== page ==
As Rory Burns swatted a part-time lollipop from Yorkshire’s Jonny Tattersall to the rope, the Surrey captain was, briefly, the only person inside the Micky Stewart Oval who didn’t realise he had just secured a 21st County Championship title for the club.
“Maths is not my strong point,” Burns joked afterwards, the captain otherwise basking in the afterglow of a crushing 10-wicket victory that, with heel-nippers Hampshire having already lost to Kent, meant the trophy was again Surrey’s with a round to spare.
This was probably the only miscalculation all summer from Burns, who, after being dropped in the aftermath of England’s Ashes misery last winter, dusted himself down commendably and masterminded a second title for his boyhood club in the space of five years. Gareth Batty, the head coach, described his captain’s return as “gold”.
Much like their last triumph in 2018, Surrey have flexed their collective muscle, a band of 22 players delivering an impressive eight wins that could yet become nine at Old Trafford next week. The trophy will be presented to Burns after that match – the Sky cameras are expected to be present – and, despite Hampshire’s fine summer, few can quibble about its return to the Oval’s well-filled cabinet.
Burns and Ryan Patel, whose immediate bear hug out in the middle had set his opening partner straight, were clearly in a rush to start the celebrations. Set a mere 55 runs to win after Yorkshire were bowled out for 208 in their second innings, following on, the pair positively vaporised the target in the space of six overs.
News of Hampshire’s demise had already come through the public address system during the innings break and once Burns had raided 16 runs from the opening over, not even the most pessimistic member of a 3,000-strong crowd could fear the worst. Even the pigeons on the outfield appeared to be bobbing along in appreciation.
It was a victory that rather summed up Surrey’s season, built on a standout performance with the bat – in this instance Ollie Pope, returning from England duty, to peel off a princely 136 in their 333 all out – and followed by a collective effort with the ball, twice, as Tom Lawes, Kemar Roach, Jordan Clark and Dan Worrall swarmed.
Batty singled out Worrall as “the best signing that I’ve seen in county cricket, ever” which, with 39 victims to his name so far, and at a club that has seen the likes of Kumar Sangakkara and Morne Morkel in recent times, might sound like hyperbole. But this chiefly reflected the Australian’s season-long availability and what Burns described as an unflinching response whenever asked to deliver the tough overs.
There will doubtless be some chuntering about the richest county once again prevailing but in a cricketing sense, they continue to do so much right.
Granted the likes of Roach and Hashim Amla have augmented things through their international experience but Surrey have also fielded 10 homegrown players this season, accounting for 12 of the 16 centuries that have been scored along the way.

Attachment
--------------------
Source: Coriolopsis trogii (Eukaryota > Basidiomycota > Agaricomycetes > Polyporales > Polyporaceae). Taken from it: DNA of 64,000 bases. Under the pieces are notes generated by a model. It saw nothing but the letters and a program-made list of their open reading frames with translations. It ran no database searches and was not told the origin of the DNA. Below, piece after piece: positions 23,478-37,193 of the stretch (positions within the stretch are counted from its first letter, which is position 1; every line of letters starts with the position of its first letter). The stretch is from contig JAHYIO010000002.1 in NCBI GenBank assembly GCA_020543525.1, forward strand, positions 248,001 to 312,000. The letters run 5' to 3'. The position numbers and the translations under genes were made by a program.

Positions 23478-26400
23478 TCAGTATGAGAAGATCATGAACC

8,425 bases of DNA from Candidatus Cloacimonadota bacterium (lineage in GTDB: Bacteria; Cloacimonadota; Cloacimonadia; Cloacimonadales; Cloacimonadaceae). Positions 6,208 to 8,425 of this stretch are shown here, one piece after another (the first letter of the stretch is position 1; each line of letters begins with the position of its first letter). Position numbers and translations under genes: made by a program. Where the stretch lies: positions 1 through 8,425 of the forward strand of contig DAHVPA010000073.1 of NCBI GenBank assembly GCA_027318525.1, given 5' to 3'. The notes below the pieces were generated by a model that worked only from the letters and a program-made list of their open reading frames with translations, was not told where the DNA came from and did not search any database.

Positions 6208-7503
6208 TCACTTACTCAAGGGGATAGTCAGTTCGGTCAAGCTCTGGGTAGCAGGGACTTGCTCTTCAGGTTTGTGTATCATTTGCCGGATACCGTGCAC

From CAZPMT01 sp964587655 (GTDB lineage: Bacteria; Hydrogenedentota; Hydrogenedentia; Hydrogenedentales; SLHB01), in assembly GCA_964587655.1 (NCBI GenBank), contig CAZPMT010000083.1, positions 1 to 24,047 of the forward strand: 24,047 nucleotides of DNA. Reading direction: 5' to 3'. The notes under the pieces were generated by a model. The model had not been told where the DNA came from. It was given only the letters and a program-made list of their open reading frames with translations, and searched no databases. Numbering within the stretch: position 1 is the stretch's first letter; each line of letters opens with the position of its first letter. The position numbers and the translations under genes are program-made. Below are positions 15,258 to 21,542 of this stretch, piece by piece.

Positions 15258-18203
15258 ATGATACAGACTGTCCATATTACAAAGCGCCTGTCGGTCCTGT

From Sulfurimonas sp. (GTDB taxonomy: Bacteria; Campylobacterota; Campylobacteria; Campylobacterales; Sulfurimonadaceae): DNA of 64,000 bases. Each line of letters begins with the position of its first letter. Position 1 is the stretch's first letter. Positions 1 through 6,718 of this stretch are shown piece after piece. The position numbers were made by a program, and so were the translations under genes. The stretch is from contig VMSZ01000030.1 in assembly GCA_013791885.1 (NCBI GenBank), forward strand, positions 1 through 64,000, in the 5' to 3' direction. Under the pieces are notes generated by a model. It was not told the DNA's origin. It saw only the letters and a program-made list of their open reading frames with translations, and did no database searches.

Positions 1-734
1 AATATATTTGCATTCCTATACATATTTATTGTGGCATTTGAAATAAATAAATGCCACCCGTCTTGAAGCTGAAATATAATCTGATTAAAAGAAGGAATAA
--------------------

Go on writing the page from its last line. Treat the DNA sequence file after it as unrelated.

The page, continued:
If there was one surprise it was the absence of a frontline spinner all season, not least with an old twirler like Batty in charge. Instead they turned to Will Jacks who, as well as cracking eight sixes in an vital unbeaten 150 against Essex earlier in the season, chipped in with 17 wickets. Cameron Steel was the other part timer, starting the victory charge on the third morning here when bowling Tom Kohler-Cadmore with a googly.
Jacks is one of three first-team players with England’s Twenty20 squad in Pakistan (along with Sam Curran and Reece Topley) and there is talk he may get a call-up for the Tests in December too. If so it would be to perform a role similar to Moeen Ali in the recent past, offering potential game-changing runs down the order and some big spinning off-breaks as a second string.
Both Burns and Batty would be delighted to see another fly the nest, the pair stressing the need for counties to produce England players as their priority. That said, on the day the High Performance Review led by Andrew Strauss published its recommendations, both were reluctant to endorse a six-team Division One from 2024.
“We don’t want to miss any players by playing less and less,” said Batty. “A lot of Aussies and overseas players want to come here and play cricket because they don’t get as much [back home]. I just hope we’re doing it for the greater good of the game – not to keep celebrity cricket alive.”
There is little doubt which competition Batty was referring to here, with folks at Surrey still needing to be convinced about the value of the Hundred. The future may be uncertain – not least for Yorkshire, still not assured of their safety – but at the Oval they know which domestic trophy sits above all others.